959 F2d 1102 Oliver Carr Company v. United Technologies Communications Company

959 F.2d 1102

295 U.S.App.D.C. 98

OLIVER T. CARR COMPANY, Appellant,
v.
UNITED TECHNOLOGIES COMMUNICATIONS COMPANY.

No. 90-7035.

United States Court of Appeals, District of Columbia Circuit.

April 14, 1992.

NOTICE: D.C. Circuit Local Rule 11(c) states that unpublished orders, judgments, and explanatory memoranda may not be cited as precedents, but counsel may refer to unpublished dispositions when the binding or preclusive effect of the disposition, rather than its quality as precedent, is relevant.

Before RUTH BADER GINSBURG, SILBERMAN and CLARENCE THOMAS*, Circuit Judges.

JUDGMENT

PER CURIAM


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1

In early 1991 we issued a memorandum opinion resolving several of the issues in this case, which involves appellee United's request for attorney's fees and costs incurred in litigation over a contract to provide a telephone system to appellant Carr. See Oliver T. Carr Co. v. United Technologies Communications Co., No. 90-7035, Memorandum (D.C.Cir. Jan. 16, 1991). We determined that the district court had abused its discretion in finding that Carr acted in bad faith in pursuing the litigation. See id. at 4-5. We also held that Carr could not maintain on appeal, because it had not raised in the district court, (1) the argument that the contract does not permit an award of fees to United covering litigation of United's counterclaim for the price of some additional equipment, and (2) the argument that the entire fee award was unreasonably large. See id. at 5 & n. 4.

2

We were unable, however, to determine confidently the District of Columbia law governing the two questions of law remaining in the case: whether the contract allows United to recover attorney's fees incurred in defending against Carr's breach of warranty claim ("defensive fees"), and whether the contract allows United to recover attorney's fees incurred in litigating the amount of the fee award ("secondary fees"). We therefore certified those questions to the District of Columbia Court of Appeals. See Oliver T. Carr Co. v. United Technologies Communications Co., No. 90-7035, Certification of Question of Law (D.C.Cir. Jan. 16, 1991).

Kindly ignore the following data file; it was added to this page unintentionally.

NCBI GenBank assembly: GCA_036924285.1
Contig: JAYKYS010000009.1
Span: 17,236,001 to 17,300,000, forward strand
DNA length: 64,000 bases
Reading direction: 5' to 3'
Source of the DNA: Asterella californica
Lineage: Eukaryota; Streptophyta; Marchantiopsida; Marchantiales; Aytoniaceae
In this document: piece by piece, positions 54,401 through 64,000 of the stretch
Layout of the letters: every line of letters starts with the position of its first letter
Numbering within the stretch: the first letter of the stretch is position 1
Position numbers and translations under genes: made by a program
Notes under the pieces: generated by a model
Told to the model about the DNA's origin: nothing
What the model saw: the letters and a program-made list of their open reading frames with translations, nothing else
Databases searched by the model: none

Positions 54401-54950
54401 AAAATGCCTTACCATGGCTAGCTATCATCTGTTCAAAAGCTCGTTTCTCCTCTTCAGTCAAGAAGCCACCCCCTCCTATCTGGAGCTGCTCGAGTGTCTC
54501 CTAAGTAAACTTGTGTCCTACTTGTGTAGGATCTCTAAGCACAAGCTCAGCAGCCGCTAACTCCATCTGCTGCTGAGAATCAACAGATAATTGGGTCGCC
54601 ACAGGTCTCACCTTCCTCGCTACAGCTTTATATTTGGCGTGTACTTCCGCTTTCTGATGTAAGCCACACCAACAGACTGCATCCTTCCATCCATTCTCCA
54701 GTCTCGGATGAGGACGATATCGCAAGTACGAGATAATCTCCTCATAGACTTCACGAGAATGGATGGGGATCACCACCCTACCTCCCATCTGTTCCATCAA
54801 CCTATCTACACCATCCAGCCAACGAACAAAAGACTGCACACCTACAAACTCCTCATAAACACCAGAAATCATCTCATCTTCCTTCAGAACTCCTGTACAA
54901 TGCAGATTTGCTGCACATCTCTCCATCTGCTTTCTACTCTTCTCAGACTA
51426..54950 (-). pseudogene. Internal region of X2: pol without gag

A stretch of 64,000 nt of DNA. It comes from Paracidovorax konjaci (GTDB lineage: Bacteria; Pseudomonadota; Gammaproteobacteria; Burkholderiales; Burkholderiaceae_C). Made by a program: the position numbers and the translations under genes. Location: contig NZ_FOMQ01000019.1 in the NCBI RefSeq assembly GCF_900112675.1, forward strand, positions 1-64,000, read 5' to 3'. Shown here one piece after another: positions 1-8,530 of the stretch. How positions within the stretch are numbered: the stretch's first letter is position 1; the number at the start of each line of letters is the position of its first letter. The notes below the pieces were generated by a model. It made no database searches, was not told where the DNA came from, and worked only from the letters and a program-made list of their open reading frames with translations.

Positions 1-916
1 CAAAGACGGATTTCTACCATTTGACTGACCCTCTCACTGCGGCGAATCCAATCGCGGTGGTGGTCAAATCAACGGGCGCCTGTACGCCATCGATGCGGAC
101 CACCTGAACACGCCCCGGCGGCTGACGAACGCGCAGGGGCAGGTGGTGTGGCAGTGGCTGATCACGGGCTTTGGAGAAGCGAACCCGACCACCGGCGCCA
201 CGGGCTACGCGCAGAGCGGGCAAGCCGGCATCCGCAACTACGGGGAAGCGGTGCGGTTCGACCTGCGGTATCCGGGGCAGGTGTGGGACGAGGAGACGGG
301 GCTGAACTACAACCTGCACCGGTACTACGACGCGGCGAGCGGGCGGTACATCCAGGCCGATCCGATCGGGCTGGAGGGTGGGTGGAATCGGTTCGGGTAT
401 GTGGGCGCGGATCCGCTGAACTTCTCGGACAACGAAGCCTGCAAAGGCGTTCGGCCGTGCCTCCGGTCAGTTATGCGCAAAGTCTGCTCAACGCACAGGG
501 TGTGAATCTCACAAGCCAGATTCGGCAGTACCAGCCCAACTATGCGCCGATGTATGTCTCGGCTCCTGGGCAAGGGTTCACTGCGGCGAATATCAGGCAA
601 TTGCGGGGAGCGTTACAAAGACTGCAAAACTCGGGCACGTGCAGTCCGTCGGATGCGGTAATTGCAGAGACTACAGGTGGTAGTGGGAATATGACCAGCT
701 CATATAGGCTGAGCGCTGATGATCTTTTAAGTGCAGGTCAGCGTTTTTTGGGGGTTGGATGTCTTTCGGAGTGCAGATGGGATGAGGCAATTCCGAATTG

3

The District of Columbia Court of Appeals has now answered our questions. See Oliver T. Carr Co. v. United Technologies Communications Co., No. 91-58 (D.C. Mar. 10, 1992). We are told that "[u]nder the terms of the parties' contract, ... [United] is not entitled to any fees associated with its defense against Carr's complaint, including 'secondary fees.' " Id. at 10. United is, however, "entitled to recover from Carr whatever amount of the so-called 'secondary fees' the trial court ultimately determines is reasonable and attributable solely to [United's] counterclaim." Id.

4

We conclude, in light of our previous memorandum and the District of Columbia Court of Appeals' opinion, that there is no need for a further opinion at this stage of the case. See D.C.Cir.R. 14(c). It is therefore

5

ORDERED and ADJUDGED by this Court that the district court judgment from which this appeal has been taken be vacated, and the case remanded. On remand, the district court shall award appellee only those reasonable attorney's fees attributable to its counterclaim, including fees incurred in litigating the fee award related to that counterclaim. It is

6

FURTHER ORDERED by this Court, on its own motion, that the Clerk shall withhold issuance of the mandate herein until seven days after disposition of any timely petition for rehearing. See D.C.Cir.R. 15(b)(2). This instruction to the Clerk is without prejudice to the right of any party at any time to move for expedited issuance of the mandate for good cause shown.

*

Former Circuit Judge Thomas, now an Associate Justice of the Supreme Court of the United States, was a member of the panel when the case was argued and when our January 16, 1991 memorandum and order were issued, but did not participate in this judgment